- €22.90 for direct InterCity ‘Super Economy’ fares booked at least 5 days (up to 4 months) before travel. Ferry crossing included. First-class fares from €49.90.
- Higher priced ‘Economy’ fares are available up to 2 days before travel. Maximum price ‘Base’ fares are available within 48 hours of travel and start at €80.50.
- €38.80 for indirect services combining Frecce, InterCity, and Regionale trains. Each section of the journey is charged separately, so fares vary considerably.
- Prices are dynamic and rise as seats are sold. Book as early as possible with Trenitalia for the best fares.
- Frequency: 4 daily InterCity direct trains from Roma Termini to Palermo or Catania, including 2 sleeper services. Up to 5 indirect services from Rome to Palermo and Catania. Additional trains go via Naples to Villa San Giovanni, where ferries shuttle across the Mediterranean to Messina.
- The Rome to Sicily train time can be as quick as 5 h 40 mins on multi-connection services to Messina.
- Direct services from Roma Termini to Messina Centrale take 8 h 9 mins.
- Direct services from Roma Termini to Palermo Centrale take at least 11 h 39 mins.
- All routes include a 20-minute ferry crossing.
- Online Booking:
Rome to Sicily by Sleeper Train
Overnight trains leap off the Trenitalia page when assessing how to get to Sicily from Rome with minimum fuss.
The two InterCityNotte sleeper trains match the day service but come with couchettes and cabins instead of seats.
Heavy sleepers can put their head down in the Eternal City, enjoy a night of uninterrupted sleep, and awake in Sicily as the sun rises. It’s a diverting escapade and economical use of precious vacation time. You’ll still be smiling when your credit card bill lands, having knocked a night off the vacation hotel bill.
Sleeper trains from Roma Termini head to various destinations in Sicily. The most popular are Messina (8 h 44 mins), Palermo (12h 57 mins), and Catania (11 h 10 mins.) Stops are made at other destinations along those routes.
Rome to Sicily sleeper trains depart at 20.31 and 23.00, so you can choose whether to arrive for breakfast or lunch. Barely sating hunger pangs until you hit the Sicilian trattorias is a basic trolley service. Snacks and other drinks can be purchased, but it pays to stock up with rations before departure.
When booking, choose between a couchette (cucetta) or a private cabin (cabina.)
Women-only (donna) and mixed-gender couchettes are provided. There are four couchettes per cabin, so you can book them all to create your own private family space. Beds fold into seating when not in use.
Complimentary coffee, juice, water, and a sweet or savory snack are included with a couchette booking.
The alternative to a couchette is a single cabin (Vagone Letto Deluxe Uso Singolo) at approximately double the price.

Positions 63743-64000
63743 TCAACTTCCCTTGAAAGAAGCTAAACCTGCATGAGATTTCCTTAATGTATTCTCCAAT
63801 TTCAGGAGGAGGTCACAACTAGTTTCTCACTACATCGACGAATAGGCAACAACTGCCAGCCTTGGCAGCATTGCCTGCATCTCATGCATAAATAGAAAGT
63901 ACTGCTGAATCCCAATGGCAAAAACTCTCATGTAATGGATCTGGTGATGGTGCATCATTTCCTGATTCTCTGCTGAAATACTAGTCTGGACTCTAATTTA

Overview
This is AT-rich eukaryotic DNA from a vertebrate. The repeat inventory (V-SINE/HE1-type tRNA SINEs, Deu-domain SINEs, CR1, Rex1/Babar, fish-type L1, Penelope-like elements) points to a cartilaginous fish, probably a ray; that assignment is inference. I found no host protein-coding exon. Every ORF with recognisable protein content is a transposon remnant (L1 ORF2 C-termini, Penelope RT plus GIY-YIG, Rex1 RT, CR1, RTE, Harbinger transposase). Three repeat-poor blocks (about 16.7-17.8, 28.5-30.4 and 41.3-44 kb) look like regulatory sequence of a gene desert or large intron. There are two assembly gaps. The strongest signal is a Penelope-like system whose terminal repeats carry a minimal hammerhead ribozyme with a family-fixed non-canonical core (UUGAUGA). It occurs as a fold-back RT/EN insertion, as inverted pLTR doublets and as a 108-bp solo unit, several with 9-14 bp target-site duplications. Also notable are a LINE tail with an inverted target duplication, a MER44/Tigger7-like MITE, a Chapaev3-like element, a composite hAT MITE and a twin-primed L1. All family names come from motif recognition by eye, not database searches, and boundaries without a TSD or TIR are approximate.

The upgrade is noticeable. Aside from a single bed, you get a personal washbasin and travel kit. Towels and ready-made beds await, along with additional snacks.
Although the process of boarding the rail ferries is far from silent, you might need an alarm set if you want to see the Straits of Messina. Passengers are not asked to leave the train but can alight and briefly enjoy the views and marvel at the peculiar sight of a train on a boat.
Whether you curl up in your couchette or chat the night away with fellow travelers, getting from Rome to Sicily by sleeper train is a fun and inexpensive journey. Economical in time and cost, the magic of falling asleep in Rome and waking up in Sicily is priceless.
Rome to Sicily by Sleeper Train Details
- Prices: Example fares are for sleeper services from Roma Termini to destinations across Sicily, including Palermo Centrale and Catania Centrale.
- €41.90 for a couchette (Cucetta Comfort) ‘Super Economy’ ticket. ‘Base’ fares cost at least €102.30.
- €80.90 for a single cabin (Vagone Letto Deluxe Uso Singolo) ‘Super Economy’ ticket. ‘Base’ fares from €216.90.
- Book up to 4 months ahead for inflexible ‘Super Economy’ tickets. ‘Economy’ tickets are available up to 2 days before departure. ‘Base’ fares are available at all times.
- Frequency: Two daily sleeper services from Roma Termini to Sicily depart at 20.31 and 23.00.
- Sleeper services from Roma Termini to Palermo Centrale take up to 12 h 57 mins. Services to Catania Centrale take 11 h 10 mins.
- Sleeper services reach the first stop in Sicily, Messina, in 8 h 44 mins.
- Online Booking:
Hotels in Sicily
Taormina: Hotel Metropole
“…18th-century noble residence…with panoramic views, infinity pool.”
Palermo: Grand Hotel Et Des Palmes
“…elegant Art Nouveau building…5-minute walk from Palermo’s Massimo and Politeama Theaters.”
Piraino: Just be
“…hidden gem with amazing views, close to small towns and beautiful beaches.”
Experiences in Sicily
Tours in Sicily
Rome to Sicily by Train FAQ
Can I get to Sicily from Rome by train?
Yes – there are 4 direct daily services from Roma Termini to destinations in Sicily. Additional indirect services are also available.
Is there a sleeper train from Rome to Sicily?
Two InterCityNotte sleeper trains to Sicily depart from Rome daily.
How long is the train from Rome to Sicily?
Times vary, with indirect services sometimes quicker than direct services.
A direct InterCity service from Roma Termini to Messina (the first stop in Sicily) takes 8h 44 mins.
Rome to Palermo direct services take up to 12 h 57 mins.
How much does the train from Rome to Sicily cost?
Tickets from Roma Termini to Palermo Centrale start from €22.90 for direct InterCity ‘Super Economy’ fares. Fares rise to at least €80.50 when booking within 48 hours of travel.
A couchette (Cucetta Comfort) on a sleeper service from Rome to Palermo starts from €41.90. A single cabin (Vagone Letto Deluxe Uso Singolo) ‘Super Economy’ ticket starts at €80.90.
Prices are dynamic and increase as seats are sold. Book up to 4 months ahead for the best-value fares.